Study Design

HPGA, PGA, and safety data for these analyses were pooled from three Phase III clinical studies for SST 30 mcg (SAP301/NCT02356588, SAP302/NCT02447848, and SAP303/NCT02662556). In each study, SST 30 mcg was administered to patients with acute pain who were classified as American Society of Anesthesiologists (ASA) Class I–III; 52% were classified as ASA II or III (eg, had at least one comorbidity).25 All patients were non-opioid tolerant, taking ≤15 mg oral morphine milligram equivalents (MME) daily within the previous three months. SST 30 mcg was administered via a prefilled single-dose applicator as needed, but no more than once per hour. The full study designs of these clinical trials have been described previously; but briefly, SAP301 (n = 107 SST-dosed patients) was a multi-center, randomized, double-blind, placebo-controlled study, up to 48-hour duration, in adults after abdominoplasty, open tension-free inguinal hernioplasty, or laparoscopic abdominal surgery.21 SAP302 (n = 76) was a multi-center, single-arm, open-label study up to 5-hour duration, in adults who presented to the emergency department with moderate-to-severe pain due to obvious trauma or injury.23 SAP303 (n=140) was a multi-center, single-arm, open-label study of 12-hours duration, in patients aged 40 years or older after a variety of surgeries.22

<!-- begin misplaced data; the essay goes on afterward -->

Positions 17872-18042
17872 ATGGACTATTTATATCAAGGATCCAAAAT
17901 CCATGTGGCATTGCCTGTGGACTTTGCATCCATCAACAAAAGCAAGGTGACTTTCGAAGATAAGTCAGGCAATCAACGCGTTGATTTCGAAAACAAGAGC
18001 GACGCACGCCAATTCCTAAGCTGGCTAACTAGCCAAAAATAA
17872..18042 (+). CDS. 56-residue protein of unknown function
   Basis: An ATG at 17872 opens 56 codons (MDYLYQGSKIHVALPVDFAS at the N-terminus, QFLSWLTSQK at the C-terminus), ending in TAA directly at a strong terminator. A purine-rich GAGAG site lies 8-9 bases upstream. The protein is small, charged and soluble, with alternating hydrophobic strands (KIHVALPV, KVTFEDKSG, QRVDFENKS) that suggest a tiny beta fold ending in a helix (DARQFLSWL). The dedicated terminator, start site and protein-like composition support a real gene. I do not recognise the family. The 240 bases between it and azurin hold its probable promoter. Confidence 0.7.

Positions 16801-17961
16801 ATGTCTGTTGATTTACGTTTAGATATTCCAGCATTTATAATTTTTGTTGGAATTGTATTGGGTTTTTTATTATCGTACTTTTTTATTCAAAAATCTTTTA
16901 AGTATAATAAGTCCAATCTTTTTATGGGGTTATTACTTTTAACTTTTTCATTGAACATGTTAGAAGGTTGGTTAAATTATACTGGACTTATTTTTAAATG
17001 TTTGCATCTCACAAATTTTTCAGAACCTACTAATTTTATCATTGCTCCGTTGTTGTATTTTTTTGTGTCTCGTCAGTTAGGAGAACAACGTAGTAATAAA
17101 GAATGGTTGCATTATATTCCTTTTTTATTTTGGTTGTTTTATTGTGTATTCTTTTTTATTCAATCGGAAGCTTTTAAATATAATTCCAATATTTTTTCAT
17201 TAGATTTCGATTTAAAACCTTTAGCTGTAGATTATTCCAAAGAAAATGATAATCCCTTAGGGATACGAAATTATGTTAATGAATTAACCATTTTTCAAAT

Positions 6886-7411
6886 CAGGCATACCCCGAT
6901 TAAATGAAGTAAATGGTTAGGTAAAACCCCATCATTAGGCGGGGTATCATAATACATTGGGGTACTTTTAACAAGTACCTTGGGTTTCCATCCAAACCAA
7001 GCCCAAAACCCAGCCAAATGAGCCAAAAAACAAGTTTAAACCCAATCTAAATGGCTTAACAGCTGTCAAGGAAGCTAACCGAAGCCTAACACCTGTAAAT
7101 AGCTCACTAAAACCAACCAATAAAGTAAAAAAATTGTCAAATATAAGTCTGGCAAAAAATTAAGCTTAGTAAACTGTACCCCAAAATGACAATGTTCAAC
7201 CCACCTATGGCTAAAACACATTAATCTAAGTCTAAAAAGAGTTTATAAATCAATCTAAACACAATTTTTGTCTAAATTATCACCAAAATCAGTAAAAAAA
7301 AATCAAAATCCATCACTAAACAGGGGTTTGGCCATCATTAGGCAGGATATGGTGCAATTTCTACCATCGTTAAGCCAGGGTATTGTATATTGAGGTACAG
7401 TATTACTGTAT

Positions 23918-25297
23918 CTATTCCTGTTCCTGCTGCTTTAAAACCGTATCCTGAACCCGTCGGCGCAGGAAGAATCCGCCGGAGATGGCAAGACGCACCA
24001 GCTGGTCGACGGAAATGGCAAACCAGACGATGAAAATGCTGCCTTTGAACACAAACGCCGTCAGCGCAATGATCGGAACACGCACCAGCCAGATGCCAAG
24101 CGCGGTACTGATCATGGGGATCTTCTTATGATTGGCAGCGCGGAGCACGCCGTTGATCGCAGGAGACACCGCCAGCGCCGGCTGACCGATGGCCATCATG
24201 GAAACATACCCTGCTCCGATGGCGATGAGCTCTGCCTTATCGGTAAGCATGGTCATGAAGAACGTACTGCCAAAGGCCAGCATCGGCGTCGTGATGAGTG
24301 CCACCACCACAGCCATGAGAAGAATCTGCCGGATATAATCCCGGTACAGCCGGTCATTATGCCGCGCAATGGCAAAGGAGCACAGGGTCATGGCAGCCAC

As prespecified secondary endpoints in each study, HPGA and PGA were reported by the healthcare professional (mainly nurses) and patient, respectively, on a 4-point scale where the method of pain control was rated as poor, fair, good, or excellent. HPGA and PGA questionnaires were administered at the time of initial study completion (24-hours (SAP301), 2-hours (SAP302), and 12-hours (SAP303), or at early termination. An initial cohort of 40 patients in the SAP302 study were allowed only a single SST 30 mcg dose and 2-hour PGA or HPGA were not performed, however these patients are included in the safety analysis. Treatment-related AEs, defined as possibly or probably related to the study medication by the investigators, were monitored throughout the studies and for 12-hours after the last dose of study drug. For this analysis, HPGA, PGA, and treatment-related AEs (occurring in at least 1% of patients) were analyzed across the prespecified demographic subgroups of age (<65 vs ≥65 years), BMI (<30 kg/m2 vs ≥30 kg/m2), sex, and race. Statistical differences in groups were evaluated based on Cochran-Mantel-Haenszel test of general association with modified ridit scores for the global assessments and on a two-sided Fisher’s exact test for AEs.


Patient Disposition and Surgery Type